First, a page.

Judge Chen went on to again embrace his ACLU background, stating “having the ACLU in your DNA is not a disease, it’s an honor.” As I have said before, Judge Chen’s advocacy on behalf of the ACLU is not disqualifying, by itself. But I have to wonder about the impartiality of Judge Chen. More importantly, what are potential litigants appearing before Judge Chen to think. If the ACLU is an opposing litigant, is there any way to think Judge Chen can be fair and impartial. I would think mandatory recusal would be required in any ACLU case coming before him.
Federal judges must abide by the Code of Conduct for United States Judges. I will withhold judgment on whether or not Judge Chen violated those Canons, but in my opinion he clearly went too far - particularly with regard to the requirement to uphold the integrity of the judiciary, to avoid impropriety and the appearance of impropriety in all activities, and to refrain from political activity. I hope Judge Chen realizes the important responsibility he has and acts accordingly in the future. I also hope this is a lesson to other nominees – that they treat this process with respect, even after confirmation and appointment.
Mr. President, I have been working throughout this Congress to confirm consensus nominees. I continue to remind my colleagues of the progress we have made. With a hearing in the Judiciary Committee scheduled for tomorrow, 85 percent of President Obama’s judicial nominees will have received a hearing. At this point in President Bush’s presidency, only 77 percent had been afforded a hearing.
Not only have we processed a higher percentage of nominees, but we’ve done it in shorter times. President Obama’s circuit court nominees have only had to wait, on average, 66 days for a hearing. President Bush’s circuit court nominees were forced to wait 247 days. In fact, we will be hearing from a Fourth Circuit nominee tomorrow after only 26 days in committee. None of President Bush’s circuit court nominees were afforded a hearing that quickly. President Bush’s Fourth Circuit nominees were particularly treated in a harsh manner. My friends on the other side of the aisle allowed four qualified and consensus nominees to languish at a time when the Fourth Circuit was one-quarter vacant.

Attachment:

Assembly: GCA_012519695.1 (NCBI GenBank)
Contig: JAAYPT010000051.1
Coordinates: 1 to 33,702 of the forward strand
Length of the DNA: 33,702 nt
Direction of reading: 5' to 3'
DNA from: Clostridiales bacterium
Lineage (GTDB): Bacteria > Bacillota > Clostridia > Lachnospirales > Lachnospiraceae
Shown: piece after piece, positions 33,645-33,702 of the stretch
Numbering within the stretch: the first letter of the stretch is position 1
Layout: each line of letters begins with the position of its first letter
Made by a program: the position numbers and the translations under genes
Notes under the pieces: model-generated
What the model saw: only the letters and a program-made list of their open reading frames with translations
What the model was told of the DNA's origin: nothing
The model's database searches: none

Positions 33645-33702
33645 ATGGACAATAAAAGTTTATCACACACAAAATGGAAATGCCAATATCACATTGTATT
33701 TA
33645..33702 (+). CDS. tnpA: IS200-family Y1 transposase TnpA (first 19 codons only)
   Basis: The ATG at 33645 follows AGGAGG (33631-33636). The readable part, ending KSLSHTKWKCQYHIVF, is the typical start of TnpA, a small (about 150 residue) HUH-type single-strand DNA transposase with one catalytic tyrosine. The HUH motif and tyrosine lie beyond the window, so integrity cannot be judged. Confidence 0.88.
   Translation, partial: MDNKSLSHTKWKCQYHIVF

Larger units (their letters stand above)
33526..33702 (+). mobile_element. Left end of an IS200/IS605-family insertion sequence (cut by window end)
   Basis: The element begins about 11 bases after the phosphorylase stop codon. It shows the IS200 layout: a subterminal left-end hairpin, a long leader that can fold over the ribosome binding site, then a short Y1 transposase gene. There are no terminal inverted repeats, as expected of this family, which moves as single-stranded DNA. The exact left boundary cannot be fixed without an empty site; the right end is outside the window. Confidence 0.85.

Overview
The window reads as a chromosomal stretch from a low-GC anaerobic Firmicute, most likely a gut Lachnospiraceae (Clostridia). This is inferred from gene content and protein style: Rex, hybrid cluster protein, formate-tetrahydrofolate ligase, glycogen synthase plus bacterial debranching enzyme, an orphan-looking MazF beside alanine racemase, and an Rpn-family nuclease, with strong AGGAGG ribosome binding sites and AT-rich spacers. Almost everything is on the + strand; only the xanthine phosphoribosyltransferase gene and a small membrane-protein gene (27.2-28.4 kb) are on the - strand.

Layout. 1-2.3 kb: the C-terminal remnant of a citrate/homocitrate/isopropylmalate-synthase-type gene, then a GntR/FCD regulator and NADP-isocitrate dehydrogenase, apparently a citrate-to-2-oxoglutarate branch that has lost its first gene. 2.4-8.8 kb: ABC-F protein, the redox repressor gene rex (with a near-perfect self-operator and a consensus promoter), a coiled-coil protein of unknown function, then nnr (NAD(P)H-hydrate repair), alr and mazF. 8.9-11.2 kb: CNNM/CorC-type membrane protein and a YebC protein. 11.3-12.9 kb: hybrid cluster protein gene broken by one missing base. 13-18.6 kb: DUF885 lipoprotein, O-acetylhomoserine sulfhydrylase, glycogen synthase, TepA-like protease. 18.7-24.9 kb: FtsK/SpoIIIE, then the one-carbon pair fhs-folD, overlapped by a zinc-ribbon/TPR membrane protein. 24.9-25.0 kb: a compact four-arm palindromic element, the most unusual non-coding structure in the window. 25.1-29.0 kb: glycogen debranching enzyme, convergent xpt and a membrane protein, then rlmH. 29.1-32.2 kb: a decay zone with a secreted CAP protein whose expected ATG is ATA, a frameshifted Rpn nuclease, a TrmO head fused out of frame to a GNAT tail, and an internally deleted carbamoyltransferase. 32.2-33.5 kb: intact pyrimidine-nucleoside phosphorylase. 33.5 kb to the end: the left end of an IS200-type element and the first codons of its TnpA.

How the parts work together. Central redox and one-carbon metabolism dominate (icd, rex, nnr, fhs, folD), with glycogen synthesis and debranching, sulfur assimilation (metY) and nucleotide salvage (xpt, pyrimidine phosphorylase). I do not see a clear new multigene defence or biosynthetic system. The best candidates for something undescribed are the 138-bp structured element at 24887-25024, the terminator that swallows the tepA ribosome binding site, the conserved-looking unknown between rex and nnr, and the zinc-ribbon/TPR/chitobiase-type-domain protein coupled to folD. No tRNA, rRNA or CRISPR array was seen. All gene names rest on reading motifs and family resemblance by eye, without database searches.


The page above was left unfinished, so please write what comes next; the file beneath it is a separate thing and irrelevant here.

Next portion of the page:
President Obama’s district court nominees have also received better treatment. On average, they have only waited 79 days for a hearing. President Bush’s district court nominees waited 247 days. These nominees are also being reported out of committee at a quicker pace as well. On average, President Obama’s circuit and district court nominees have been reported more than 66 days faster than President Bush’s.
All in all, we have taken positive action on 85 percent of President Obama’s judicial nominees this Congress. Even though I am proud of this progress, I must note, I will continue to focus on quality confirmed over quantity confirmed.